Strategy is about choices, and part of pushing back against a default “no” position is pushing the question about what the asset strategy is. Will your building benefit from a flight to quality or does it lag? Can you demonstrate and trend zone-by-zone airflow for the next lease coming through or are you stuck with pneumatics that leave you flying blind? Will you reach your organization’s productivity goals if staff doesn’t feel comfortable with your space? Linking your project to the post COVID world is going to be critical for energy and sustainability professionals.

Whose cost is it?

Gridium real estate clients are used to facing a split incentive where energy savings can’t fully be recovered. Understanding how your project boosts net income, after cost allocations is fundamental to getting things through. And it’s not always intuitive. We’ve found opportunities where it’s actually better for the landlord to stomach the capital because maintenance expenses drop so much.

Similarly on the benefit side, it’s easy to focus on energy paybacks only. But perhaps your project will help attract a key tenant, or is really needed to safely keep your Energy Star rating? Non-cash benefits are critical to examine as well. For example the CARES act allows 100% depreciation for Qualified Improvement Property (QIP).

Finally, all budgets rely on static assumptions, but of course a key dimension of most replacements is risk. How many years left to do we have on that air handler? Will the chiller make it one more summer? If we cut our PMs will we really have a failure next budget year?

The last tactic is an especially pernicious penny-wise pound fooling trap to fall into, but sadly something we expect many organizations to suffer through.

Can someone else pay?

In a “Default No” environment, one great solution is to look for external capital solutions. Energy Efficiency as a Service (EEaS) has come a long way in the last few years, and market participants have hundreds of millions lined up for project financing. And utility innovations mean that in some locations these mechanisms are available to commercial real estate customers.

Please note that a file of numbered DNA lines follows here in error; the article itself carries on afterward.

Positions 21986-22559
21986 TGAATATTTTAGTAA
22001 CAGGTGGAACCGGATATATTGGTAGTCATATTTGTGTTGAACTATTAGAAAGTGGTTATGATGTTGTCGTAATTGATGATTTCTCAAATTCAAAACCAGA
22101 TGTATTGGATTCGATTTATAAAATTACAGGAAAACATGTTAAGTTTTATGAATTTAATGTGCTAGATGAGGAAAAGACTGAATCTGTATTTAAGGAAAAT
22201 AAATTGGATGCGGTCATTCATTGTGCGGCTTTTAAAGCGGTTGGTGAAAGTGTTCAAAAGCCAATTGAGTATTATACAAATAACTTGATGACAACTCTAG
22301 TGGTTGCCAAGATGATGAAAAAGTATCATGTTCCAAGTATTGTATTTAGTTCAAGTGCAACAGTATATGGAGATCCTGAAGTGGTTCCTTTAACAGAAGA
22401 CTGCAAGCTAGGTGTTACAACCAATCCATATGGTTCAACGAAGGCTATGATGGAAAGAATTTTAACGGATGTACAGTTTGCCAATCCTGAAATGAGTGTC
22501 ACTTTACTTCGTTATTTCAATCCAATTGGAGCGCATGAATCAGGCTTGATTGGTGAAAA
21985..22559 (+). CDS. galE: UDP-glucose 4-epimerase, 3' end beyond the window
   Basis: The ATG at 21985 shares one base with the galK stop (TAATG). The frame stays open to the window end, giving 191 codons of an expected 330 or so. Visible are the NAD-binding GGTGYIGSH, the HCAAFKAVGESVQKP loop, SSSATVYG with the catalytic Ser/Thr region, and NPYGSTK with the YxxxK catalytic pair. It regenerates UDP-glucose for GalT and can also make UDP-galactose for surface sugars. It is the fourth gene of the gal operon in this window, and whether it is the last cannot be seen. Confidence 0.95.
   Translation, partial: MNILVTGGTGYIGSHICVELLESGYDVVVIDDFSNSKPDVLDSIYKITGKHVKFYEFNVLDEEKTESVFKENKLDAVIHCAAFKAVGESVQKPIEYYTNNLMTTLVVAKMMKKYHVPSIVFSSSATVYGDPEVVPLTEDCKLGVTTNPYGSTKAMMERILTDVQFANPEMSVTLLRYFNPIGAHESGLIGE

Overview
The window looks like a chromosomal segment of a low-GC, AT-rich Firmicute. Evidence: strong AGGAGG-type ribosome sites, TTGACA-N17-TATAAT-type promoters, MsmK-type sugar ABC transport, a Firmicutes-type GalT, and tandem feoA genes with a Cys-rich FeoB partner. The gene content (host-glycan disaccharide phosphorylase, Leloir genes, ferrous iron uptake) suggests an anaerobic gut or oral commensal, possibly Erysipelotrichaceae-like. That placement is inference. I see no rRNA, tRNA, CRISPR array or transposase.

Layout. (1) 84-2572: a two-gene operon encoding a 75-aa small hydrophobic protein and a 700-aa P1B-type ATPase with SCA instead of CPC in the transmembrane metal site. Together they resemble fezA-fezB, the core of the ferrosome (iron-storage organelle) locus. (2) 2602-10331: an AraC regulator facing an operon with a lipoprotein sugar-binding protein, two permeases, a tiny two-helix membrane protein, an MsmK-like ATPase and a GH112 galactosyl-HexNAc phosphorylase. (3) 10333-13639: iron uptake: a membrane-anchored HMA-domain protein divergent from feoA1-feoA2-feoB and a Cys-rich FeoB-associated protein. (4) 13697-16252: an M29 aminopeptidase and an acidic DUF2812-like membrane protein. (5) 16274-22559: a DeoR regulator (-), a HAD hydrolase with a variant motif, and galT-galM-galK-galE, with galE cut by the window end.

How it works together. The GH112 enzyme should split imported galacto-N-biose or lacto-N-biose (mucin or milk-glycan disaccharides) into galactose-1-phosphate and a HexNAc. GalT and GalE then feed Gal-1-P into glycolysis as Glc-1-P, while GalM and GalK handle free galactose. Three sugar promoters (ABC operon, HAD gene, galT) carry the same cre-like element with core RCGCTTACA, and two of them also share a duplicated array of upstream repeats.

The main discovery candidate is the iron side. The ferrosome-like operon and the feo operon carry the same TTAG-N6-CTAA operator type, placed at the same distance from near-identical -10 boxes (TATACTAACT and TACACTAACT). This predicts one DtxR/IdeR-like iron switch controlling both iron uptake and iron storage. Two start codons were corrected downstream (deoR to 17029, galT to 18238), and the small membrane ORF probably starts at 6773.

External financing does more than just clear a budget hurdle. It typically transforms energy efficiency in three key ways:

  1. Cash Flow: Financing provides return from day one by matching cash flow from savings with financing cash flows.
  2. Payback Risk: When you invest your own money its up to you to assure payback. Tools like Gridium M&V help, but that’s a very different proposition from energy financing where often the financier takes the bulk of the risk.
  3. Cost Recovery: On bill programs are especially relevant because they allow pass through of financing costs. Because the charge is on the bill, it swiftly and efficiently bridges any split incentive for both existing and new tenants.

For Gridium’s part, we’ve noticed a large uptick in customers inquiring about our Gridium Alpha finance offering since the coronavirus started, and we expect that to accelerate as the budget cycle starts in earnest. If you want to join the conversation, please reach out.

About Tom Arnold

Tom Arnold is co-founder and CEO of Gridium. Prior to Gridium, Tom Arnold was the Vice President of Energy Efficiency at EnerNOC, and cofounder at TerraPass. Tom has an MBA from the Wharton School of Business at the University of Pennsylvania and a BA in Economics from Dartmouth College. When he isn't thinking about the future of buildings, he enjoys riding his bike and chasing after his two daughters.